Sparsity-driven Feature-enhanced Imaging

October 17, 2005
  • Image analysis
  • 62H35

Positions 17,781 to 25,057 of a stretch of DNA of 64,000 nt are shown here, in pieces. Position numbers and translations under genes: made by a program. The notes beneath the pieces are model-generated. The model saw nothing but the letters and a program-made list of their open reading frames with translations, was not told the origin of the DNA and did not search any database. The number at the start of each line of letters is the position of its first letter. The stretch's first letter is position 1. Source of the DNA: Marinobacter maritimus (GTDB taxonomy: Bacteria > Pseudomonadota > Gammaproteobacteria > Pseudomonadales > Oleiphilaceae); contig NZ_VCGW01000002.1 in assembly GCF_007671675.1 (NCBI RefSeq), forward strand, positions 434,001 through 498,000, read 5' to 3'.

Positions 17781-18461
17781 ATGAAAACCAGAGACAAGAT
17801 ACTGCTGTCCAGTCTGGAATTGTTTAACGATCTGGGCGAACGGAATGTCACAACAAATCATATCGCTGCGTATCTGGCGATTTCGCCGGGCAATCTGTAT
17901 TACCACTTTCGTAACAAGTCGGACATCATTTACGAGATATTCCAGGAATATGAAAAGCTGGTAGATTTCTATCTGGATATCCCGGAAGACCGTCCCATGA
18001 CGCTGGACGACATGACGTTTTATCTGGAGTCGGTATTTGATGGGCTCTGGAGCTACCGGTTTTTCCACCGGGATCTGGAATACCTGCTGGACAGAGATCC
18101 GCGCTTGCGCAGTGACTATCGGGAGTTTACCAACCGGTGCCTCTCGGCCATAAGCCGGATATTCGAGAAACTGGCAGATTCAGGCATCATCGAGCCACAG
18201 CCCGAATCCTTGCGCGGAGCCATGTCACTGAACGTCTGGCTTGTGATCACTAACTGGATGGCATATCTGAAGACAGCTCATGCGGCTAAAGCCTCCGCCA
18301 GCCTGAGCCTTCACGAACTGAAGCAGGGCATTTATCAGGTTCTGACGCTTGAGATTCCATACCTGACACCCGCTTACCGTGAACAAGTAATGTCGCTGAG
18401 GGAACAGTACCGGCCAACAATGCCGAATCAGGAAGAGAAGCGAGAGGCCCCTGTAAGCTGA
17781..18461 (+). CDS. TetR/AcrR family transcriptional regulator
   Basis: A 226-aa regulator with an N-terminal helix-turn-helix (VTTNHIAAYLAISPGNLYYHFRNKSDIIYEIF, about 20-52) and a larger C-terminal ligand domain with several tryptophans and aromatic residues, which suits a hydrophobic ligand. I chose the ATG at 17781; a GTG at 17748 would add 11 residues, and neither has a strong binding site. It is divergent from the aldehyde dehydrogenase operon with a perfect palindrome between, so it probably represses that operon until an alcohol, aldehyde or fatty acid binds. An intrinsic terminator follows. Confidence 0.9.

We present some of our recent work on coherent image reconstruction. The primary application that has driven this work has been synthetic aperture radar, although we have extended our approach to other modalities such as ultrasound imaging as well. One of the motivations for our work has been the increased interest in using reconstructed images in automated decision-making tasks. The success of such tasks (e.g. target recognition in the case of radar) depends on how well the computed images exhibit certain features of the underlying scene. Traditional coherent image formation techniques have no explicit means to enhance features (e.g. scatterer locations, object boundaries) that may be useful for automatic interpretation. Another motivation has been the emergence of a number of applications where the scene is observed through a sparse aperture. Examples include wide-angle imaging with unmanned air vehicles (UAVs), foliage penetration radar, bistatic imaging, and passive radar imaging. When traditional image formation techniques are applied to these sparse aperture imaging problems, they often yield high sidelobes and other artifacts that make the image difficult to interpret. We have developed a mathematical foundation and associated algorithms for model-based, feature-enhanced imaging to address these challenges. Our framework is based on a regularized reconstruction of the scattering field, which combines an explicit mathematical model of the data collection process with non-quadratic functionals representing prior information about the nature of the features of interest. In particular, the prior information we exploit is that the underlying signals exhibit some form of sparsity. We solve the challenging optimization problems posed in our framework by computationally efficient numerical algorithms that we have developed. The resulting images offer improvements over conventional images in terms of visual and automatic interpretation of the underlying scenes. We also discuss a number of open research avenues inspired by this work.